To an extent, the pressure is now off the Dubs. They've maintained their Division 1 status, reached a league semi-final that they should have won, and in getting to the last six, something arguably more fancied sides such as Clare and Limerick failed to do, they've ticked most of the boxes. That takes some of the pressure off. In addition, having capitulated so badly to Tipp at this stage 12 months ago, I can't see the Dubs not turning up and having a real go. If Danny Sutcliffe, Paul Ryan and Mark Schutte bring their shooting boots, the margin for error Waterford will have diminishes and we'll have a real contest.
A lot of talk during the week about Waterford seemed to centre on how they have to get more bodies forward, and set up less defensively in order to put more scores on the board. I'm not convinced they will, or should for that matter either. The system they have has served them well to date, and it took Tipp until the last quarter to finally shake them off. Admittedly, they'll need to better their 16-points Munster final total to go any further, but the calibre of the opposition, and the respect they had to show the Tipp attack, had a lot to do with how that game played out.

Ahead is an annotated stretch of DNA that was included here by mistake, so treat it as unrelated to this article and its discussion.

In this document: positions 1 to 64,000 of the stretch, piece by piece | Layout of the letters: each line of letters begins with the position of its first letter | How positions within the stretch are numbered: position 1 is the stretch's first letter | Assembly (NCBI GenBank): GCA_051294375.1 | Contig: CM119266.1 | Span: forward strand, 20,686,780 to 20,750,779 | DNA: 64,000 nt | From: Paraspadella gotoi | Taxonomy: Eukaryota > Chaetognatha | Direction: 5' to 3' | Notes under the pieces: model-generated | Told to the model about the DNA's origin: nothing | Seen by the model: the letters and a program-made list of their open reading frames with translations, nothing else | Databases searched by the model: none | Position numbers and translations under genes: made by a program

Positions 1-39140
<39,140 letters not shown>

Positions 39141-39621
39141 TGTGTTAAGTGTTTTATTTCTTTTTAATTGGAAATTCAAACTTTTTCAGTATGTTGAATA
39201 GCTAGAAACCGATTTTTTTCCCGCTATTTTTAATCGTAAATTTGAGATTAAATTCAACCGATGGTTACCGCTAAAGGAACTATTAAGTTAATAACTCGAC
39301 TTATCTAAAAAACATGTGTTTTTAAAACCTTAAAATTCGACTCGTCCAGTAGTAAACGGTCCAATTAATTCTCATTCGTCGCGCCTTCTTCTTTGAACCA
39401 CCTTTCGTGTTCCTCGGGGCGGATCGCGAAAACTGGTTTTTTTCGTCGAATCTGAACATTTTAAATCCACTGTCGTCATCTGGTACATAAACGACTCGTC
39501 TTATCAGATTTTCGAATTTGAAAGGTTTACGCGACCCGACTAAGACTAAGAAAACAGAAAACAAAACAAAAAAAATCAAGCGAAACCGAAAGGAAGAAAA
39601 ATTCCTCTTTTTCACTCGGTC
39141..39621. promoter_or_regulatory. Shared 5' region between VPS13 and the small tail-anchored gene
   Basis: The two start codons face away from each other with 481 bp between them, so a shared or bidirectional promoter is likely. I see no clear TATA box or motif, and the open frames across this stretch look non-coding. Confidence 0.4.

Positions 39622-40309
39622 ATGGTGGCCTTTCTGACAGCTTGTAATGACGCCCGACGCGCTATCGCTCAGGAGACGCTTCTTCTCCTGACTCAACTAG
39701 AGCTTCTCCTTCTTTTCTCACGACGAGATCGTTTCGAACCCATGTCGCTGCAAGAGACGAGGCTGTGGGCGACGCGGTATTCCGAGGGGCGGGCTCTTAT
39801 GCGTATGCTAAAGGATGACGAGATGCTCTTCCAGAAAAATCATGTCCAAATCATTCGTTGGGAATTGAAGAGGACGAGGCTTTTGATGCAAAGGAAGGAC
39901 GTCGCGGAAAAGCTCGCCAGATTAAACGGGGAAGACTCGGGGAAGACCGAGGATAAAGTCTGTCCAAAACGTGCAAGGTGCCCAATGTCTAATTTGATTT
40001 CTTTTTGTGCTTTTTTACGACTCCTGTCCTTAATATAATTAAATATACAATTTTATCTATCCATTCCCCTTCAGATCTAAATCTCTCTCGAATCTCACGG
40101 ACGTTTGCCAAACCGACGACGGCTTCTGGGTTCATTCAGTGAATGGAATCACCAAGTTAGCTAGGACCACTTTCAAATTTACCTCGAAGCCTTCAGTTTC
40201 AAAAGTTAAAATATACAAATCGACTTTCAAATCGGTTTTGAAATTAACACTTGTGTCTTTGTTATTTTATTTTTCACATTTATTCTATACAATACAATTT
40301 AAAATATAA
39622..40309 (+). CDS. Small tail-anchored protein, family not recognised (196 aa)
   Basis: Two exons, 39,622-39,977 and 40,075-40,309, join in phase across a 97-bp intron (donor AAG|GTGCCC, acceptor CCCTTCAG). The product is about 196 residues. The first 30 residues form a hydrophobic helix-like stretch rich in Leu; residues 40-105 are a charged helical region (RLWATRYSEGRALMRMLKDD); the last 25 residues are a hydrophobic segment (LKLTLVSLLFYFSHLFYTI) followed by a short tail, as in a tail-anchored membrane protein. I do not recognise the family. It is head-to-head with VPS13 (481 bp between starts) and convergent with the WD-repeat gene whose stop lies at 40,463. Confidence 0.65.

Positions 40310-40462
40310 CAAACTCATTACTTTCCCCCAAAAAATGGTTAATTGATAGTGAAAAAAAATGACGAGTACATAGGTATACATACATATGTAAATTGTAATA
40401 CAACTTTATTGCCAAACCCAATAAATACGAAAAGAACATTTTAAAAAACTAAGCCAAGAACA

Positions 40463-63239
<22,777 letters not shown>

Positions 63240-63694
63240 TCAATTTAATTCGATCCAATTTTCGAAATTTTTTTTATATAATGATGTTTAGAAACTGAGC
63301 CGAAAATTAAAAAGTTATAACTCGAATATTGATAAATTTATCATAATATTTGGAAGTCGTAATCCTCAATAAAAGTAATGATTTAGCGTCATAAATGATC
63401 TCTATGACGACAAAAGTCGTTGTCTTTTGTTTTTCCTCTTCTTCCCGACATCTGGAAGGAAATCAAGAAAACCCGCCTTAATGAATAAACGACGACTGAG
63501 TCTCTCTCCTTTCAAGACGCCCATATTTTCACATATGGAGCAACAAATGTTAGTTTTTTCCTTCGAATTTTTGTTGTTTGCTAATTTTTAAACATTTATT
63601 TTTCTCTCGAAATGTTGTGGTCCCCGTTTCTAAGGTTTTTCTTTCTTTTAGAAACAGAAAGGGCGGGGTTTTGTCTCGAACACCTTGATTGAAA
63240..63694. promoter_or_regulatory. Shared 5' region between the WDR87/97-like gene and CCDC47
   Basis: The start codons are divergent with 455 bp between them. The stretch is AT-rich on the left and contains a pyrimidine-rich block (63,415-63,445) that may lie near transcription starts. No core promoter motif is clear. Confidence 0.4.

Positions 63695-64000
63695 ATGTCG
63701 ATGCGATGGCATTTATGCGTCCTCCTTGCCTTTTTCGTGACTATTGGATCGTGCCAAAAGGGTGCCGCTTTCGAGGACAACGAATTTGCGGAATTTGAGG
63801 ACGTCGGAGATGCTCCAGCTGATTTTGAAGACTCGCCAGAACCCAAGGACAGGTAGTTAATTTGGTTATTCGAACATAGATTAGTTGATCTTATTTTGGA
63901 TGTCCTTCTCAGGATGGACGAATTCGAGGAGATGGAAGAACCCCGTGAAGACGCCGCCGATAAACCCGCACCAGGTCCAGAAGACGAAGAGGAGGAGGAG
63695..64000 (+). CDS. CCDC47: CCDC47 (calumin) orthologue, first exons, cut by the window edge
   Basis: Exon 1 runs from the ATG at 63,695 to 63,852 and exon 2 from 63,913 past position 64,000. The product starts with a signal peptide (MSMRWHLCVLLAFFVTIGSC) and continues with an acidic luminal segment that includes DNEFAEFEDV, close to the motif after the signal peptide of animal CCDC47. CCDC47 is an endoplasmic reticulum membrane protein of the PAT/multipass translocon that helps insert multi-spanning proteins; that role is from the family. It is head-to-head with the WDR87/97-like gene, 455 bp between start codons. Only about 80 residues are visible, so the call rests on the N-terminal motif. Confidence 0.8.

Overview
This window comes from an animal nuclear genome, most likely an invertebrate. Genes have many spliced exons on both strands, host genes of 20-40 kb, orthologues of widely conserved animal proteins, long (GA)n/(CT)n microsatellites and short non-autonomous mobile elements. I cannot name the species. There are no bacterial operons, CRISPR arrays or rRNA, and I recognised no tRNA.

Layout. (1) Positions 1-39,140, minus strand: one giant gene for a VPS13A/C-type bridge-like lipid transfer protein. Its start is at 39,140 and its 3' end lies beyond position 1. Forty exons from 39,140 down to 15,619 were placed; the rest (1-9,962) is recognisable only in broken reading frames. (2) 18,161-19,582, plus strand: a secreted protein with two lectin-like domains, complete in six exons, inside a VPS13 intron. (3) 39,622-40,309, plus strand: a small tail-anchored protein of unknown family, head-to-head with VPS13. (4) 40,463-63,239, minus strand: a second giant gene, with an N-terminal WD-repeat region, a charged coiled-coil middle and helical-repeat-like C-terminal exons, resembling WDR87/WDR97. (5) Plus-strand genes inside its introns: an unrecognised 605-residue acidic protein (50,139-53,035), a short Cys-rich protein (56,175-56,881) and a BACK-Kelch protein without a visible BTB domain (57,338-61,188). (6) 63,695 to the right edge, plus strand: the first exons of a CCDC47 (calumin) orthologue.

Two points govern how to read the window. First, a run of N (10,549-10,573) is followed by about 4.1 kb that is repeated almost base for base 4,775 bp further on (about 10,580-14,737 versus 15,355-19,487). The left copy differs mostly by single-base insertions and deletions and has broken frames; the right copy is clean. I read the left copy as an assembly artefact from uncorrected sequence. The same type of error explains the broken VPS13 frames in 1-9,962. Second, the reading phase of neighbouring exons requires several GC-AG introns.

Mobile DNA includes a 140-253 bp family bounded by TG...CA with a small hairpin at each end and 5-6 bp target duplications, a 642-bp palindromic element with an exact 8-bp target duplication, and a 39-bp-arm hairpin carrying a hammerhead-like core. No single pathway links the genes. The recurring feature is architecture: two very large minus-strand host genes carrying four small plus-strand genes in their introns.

To my mind, they lost nothing in defeat. There was no capitulation, no surrender, and they competed to the final whistle. The fact that their under 21s were knocked out by Clare three days later will, I think, serve to galvanise rather than deflate them, especially given the number of youngsters on the senior panel. There's nothing else to play for now, and I think Derek McGrath will have them right for today.
Some of the Waterford players I had doubts about coming into the Munster final, particularly Barry Coughlan at full-back, answered those questions. When it comes down to it, I think they'll find the answers again today. Waterford and Galway to join Tipp and Kilkenny in the last four.
Sunday Indo Sport